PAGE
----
After the sex ed video on nocturnal emissions, the pale, horror-stricken fifth grade boy timidly raised his hand, “Does it really come out in arrows?”
The homemade lava lamp I had created with a Bunsen burner, ring stand, flask, stopper, and flammable oils to demonstrate the relationship between heat and density erupted. Flames were rising from my seventh grade science lab’s demonstration table, nearly to the ceiling. One of my students was running down the hall yelling, “Mr. Eckert just set the lab on fire!”
His face was turning that awful shade of green that parents and teachers know – breakfast is coming back up. We were on a bus traveling at 52 miles per hour. His window was down. I yelled from the front of the bus, “Put your head out the window.” As you field trip veterans will understand, this was a bad idea for the students sitting in the four window seats behind him.
Good questions you may be asking: Why didn’t he have students write their questions down? Why was he creating a demonstration lava lamp with flammable oils and an open flame? Why would he ever tell a student to stick his head out the window?
These three glimpses into my teaching experience are not ones that I have shared in job interviews. If you are smugly feeling a bit better about yourselves, you are welcome. You may be wondering why I am still teaching.
If you have been teaching long enough and are honest, you know that we all have stories like these – maybe not as egregious – but we all make mistakes. These mistakes, coupled with transparent reflection, are necessary for improvement.
In The Novice Advantage: Fearless Practice for Every Teacher, I describe the “Four Rs” of this improvement process. Our reflection should inform our risk-taking. For example, in my second year of leading “Family Living” talks, I had students write their questions down on notecards and submit them anonymously so I could filter them and compose myself prior to answering. The reflection may be a brief realization that a lesson is not working, but we have to identify the need we are addressing before taking a risk. This could be as simple as recognizing that we are doing too much of the talking and re-directing our class to more collaborative group work – or deciding that we need to enliven our discussion of density with a flammable lava lamp.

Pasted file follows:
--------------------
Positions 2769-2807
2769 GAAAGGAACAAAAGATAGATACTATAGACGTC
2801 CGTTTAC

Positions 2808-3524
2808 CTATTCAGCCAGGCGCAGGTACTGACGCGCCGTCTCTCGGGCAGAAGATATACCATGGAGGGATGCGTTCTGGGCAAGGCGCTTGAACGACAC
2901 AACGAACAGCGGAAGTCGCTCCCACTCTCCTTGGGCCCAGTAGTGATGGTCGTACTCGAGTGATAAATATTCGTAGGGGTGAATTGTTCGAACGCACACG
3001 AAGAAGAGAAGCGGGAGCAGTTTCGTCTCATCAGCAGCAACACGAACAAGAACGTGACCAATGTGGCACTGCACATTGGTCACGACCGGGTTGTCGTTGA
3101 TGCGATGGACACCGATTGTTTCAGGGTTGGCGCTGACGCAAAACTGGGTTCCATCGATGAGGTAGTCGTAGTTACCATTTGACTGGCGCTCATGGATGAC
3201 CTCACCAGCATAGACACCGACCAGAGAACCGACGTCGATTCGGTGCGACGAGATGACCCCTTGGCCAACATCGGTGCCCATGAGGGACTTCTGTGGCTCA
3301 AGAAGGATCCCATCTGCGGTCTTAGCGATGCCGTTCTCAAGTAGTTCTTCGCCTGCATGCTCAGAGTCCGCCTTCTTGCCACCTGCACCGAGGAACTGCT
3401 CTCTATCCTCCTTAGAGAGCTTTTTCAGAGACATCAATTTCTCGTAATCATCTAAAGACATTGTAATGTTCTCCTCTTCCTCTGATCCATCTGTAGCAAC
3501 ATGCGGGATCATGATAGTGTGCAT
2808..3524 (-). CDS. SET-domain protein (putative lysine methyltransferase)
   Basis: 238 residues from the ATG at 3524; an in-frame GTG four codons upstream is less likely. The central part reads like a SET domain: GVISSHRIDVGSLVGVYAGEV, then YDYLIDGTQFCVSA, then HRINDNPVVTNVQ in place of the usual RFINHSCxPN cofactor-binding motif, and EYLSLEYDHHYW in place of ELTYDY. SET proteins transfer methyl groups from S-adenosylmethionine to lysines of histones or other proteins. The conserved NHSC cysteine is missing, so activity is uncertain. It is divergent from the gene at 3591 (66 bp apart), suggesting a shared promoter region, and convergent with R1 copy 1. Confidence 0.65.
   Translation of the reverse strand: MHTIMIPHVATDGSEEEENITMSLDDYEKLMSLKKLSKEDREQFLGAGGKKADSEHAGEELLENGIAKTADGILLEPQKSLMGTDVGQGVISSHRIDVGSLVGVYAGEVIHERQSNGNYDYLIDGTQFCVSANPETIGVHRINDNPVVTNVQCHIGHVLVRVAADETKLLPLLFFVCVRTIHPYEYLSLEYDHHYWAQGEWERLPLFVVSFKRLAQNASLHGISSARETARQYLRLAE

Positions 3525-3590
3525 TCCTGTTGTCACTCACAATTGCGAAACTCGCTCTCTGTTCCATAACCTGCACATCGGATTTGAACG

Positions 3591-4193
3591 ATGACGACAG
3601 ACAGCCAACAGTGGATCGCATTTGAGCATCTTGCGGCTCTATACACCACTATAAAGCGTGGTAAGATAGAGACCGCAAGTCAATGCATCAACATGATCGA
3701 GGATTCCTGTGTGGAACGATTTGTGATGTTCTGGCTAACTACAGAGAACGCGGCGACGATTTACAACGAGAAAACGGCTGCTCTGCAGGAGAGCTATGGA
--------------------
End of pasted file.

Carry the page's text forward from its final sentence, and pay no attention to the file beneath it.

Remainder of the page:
This model is a structured way to think about risk and reflection with a number of ideas to make this an iterative process. We do this already – we just need to be sure it is intentional and as well informed as time allows.
After taking the risk, we return to reflection to determine if we should reject (e.g., no more lava lamps) the idea or revise it (e.g., notecards for “Family Living” questions) for what is next. There is no shame in rejecting an idea. We should not defend an idea that should be scrapped. The good news is that most of the time there is something that can be salvaged. We need to identify if it was a bad idea, bad execution, or both. Upon reflection, some aspect of the idea will be redeemable and should make you a better teacher because of the experience. That revised idea leads to further risk-taking and the cycle continues all the while informing and being informed by the reciprocal nature of a personal learning network (PLN).
If we identify a more significant need that will require a more significant change, we should spend more time considering our options. Depending on the size of the risk, we should inform our reflection with our PLN.
Ultimately, our profession should be about getting better together. Let’s stop judging ourselves and others and get better through deliberate practice and thoughtful risk-taking.